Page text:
“We owe it to the fields that our houses will not be the inferiors of the virgin land they have replaced. We owe it to the worms and the trees that the buildings we cover them with will stand as promises of the highest and most intelligent kinds of happiness.”
From the back cover: “Virtually every page contains a sentence any essayist would have been proud to have written … Gentle affection pervades these pages, as does knowledge of architecture that is both broad and deep. A lyrical and generously illustrated monograph about the intimate relationship between our buildings and ourselves.” – Kirkus Reviews
“Those who have made architectural beauty their life’s work know only too well how futile their efforts can prove. After an exhaustive study of the buildings of Venice, in a moment of depressive lucidity, John Ruskin acknowledged that few Venetians in fact seemed elevated by their city, perhaps the most beautiful urban tapestry in the world. Alongside St. Mark’s Church (described by Ruskin in The Stones of Venice as ‘a Book of Common Prayer, a vast illuminated missal, bound with alabaster instead of parchment, studded with porphyry pillars instead of jewels, and written within and without in letters of enamel and gold’), they sat in cafés, read the papers, sunbathed, bickered and stole from one another as, high on the church’s roof, unobserved, ‘the images of Christ and His angels looked down upon them.’” (p 17)
“Then a new and contentious series of questions at once opens up. We have to confront the vexed point on which so much of the history of architecture pivots. We have to ask what exactly a beautiful building might look like.” (p26)
“What is a beautiful building? To be modern is to experience this as an awkward and possibly unanswerable question, the very notion of beauty having come to seem like a concept doomed to ignite unfruitful and childish argument. How can anyone claim to know what is attractive? How can anyone adjudicate between the competing claims of different styles of defend a particular choice in the face of the contradictory tastes of others? The creation of beauty, once viewed as the central task of the architect, has quietly evaporated from serious professional discussion and retreated to a confused private imperative.” (p28)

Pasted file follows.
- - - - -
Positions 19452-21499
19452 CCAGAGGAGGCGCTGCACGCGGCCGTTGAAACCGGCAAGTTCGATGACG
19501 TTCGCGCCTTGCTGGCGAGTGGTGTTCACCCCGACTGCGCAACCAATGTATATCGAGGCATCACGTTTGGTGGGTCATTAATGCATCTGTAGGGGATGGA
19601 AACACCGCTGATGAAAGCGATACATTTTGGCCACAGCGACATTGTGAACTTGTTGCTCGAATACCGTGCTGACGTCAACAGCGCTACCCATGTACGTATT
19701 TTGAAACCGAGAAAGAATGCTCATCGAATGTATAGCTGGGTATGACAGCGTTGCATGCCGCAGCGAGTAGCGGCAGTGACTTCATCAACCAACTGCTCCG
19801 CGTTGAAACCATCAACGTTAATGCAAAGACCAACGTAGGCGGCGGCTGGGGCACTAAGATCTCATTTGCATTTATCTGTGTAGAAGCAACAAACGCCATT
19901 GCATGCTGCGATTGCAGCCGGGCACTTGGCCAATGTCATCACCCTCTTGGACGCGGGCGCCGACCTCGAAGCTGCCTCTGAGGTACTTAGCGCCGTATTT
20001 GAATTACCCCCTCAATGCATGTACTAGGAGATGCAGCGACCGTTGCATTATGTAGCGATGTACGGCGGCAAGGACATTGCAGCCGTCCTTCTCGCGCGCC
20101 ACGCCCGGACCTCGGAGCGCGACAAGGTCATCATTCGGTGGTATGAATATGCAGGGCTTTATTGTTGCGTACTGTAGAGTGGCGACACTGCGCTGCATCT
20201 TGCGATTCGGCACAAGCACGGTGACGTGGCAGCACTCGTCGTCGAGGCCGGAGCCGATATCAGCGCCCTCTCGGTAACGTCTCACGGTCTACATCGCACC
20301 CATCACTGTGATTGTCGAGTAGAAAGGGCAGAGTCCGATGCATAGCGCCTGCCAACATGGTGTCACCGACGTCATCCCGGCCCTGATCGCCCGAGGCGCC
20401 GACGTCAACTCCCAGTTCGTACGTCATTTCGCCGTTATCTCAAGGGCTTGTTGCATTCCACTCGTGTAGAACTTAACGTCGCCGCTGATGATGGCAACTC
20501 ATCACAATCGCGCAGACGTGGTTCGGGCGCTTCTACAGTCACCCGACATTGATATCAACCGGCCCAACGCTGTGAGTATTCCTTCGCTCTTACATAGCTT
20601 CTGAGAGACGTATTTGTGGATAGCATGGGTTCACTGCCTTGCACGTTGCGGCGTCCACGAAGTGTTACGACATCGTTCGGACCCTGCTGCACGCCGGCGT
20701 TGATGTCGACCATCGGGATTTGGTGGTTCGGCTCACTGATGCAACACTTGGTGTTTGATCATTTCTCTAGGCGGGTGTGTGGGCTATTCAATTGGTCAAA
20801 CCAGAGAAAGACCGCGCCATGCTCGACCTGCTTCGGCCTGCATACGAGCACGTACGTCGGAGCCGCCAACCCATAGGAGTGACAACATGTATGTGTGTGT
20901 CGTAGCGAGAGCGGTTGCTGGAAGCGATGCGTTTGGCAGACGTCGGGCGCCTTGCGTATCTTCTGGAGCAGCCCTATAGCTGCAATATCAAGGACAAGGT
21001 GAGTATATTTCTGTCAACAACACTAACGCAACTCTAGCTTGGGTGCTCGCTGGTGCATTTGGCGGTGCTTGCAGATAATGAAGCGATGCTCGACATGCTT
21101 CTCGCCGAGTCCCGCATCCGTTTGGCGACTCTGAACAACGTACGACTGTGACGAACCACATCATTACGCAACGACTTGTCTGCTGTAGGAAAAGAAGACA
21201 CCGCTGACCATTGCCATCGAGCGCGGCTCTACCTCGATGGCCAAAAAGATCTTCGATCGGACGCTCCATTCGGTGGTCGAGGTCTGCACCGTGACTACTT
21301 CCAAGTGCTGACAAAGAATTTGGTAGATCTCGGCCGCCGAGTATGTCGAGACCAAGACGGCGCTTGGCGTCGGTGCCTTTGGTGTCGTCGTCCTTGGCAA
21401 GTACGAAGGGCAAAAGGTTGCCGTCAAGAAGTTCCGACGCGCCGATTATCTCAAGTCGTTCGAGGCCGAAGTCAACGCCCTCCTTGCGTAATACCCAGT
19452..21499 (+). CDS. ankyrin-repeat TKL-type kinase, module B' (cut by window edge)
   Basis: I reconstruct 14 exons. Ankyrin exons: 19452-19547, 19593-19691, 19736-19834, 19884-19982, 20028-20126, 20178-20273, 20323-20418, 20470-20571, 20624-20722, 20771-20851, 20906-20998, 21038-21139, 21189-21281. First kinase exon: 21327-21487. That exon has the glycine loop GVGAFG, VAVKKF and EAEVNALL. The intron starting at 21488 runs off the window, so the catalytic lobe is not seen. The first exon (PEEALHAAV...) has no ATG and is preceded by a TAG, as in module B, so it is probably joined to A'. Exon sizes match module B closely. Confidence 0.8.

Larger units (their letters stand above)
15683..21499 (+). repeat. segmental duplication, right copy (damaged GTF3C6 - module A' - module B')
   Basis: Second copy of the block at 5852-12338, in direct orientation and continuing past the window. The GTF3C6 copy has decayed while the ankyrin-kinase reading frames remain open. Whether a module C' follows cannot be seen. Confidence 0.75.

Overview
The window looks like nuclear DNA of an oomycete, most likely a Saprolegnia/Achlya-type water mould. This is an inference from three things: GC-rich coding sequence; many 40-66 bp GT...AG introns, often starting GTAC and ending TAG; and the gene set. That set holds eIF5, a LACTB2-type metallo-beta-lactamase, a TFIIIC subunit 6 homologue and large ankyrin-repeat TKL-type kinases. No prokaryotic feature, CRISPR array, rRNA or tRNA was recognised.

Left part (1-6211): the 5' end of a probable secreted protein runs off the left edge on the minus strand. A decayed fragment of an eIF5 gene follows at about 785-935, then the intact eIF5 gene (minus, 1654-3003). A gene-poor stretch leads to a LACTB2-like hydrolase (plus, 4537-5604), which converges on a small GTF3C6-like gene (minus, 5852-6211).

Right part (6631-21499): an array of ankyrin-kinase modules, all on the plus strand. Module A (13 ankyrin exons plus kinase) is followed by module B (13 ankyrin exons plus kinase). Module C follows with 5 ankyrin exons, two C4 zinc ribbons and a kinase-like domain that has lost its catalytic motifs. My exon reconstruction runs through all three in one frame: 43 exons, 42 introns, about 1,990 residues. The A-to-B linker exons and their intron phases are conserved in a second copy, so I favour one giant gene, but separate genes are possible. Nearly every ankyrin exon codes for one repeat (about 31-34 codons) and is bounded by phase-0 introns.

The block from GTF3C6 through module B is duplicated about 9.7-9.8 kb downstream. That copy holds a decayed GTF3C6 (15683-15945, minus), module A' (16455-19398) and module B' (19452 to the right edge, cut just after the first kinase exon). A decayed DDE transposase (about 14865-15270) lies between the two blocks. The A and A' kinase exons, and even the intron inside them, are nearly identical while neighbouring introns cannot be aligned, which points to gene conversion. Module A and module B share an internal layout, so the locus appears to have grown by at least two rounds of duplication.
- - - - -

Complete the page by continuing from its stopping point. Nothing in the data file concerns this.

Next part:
“The essence of great architecture was understood to reside in what was functionally unnecessary.” (p47)
“LeCorbusier recommended that the houses of the future be ascetic and clean, disciplined and frugal. His hatred of any kind of decoration extended to a pity for the British Royal and the ornate, golden carriage in which they traveled to open Parliament every year. He suggested that they push the carved monstrosity off the cliffs of Dover…
For LeCorbusier, true, great architecture – meaning, architecture motivated by the quest for efficiency …
If the function of a plane was to fly, what was the function of a house? LeCorbusier arrived (‘scientifically’ he assured his readers) at a simple list of requirements, beyond which all other ambitions were no more than ‘romantic cobwebs’. The function of a house was, he wrote, to provide: ‘1. A shelter against heat, cold, rain, thieves and the inquisitive. 2. A receptacle for light and sun. 3. A certain number of cells appropriated to cooking, work, and personal life’”. (p57)
“Modernism claimed to have supplied a definitive answer to the question of beauty in architecture: the point of a house was not to be beautiful but to function well’.” (p62)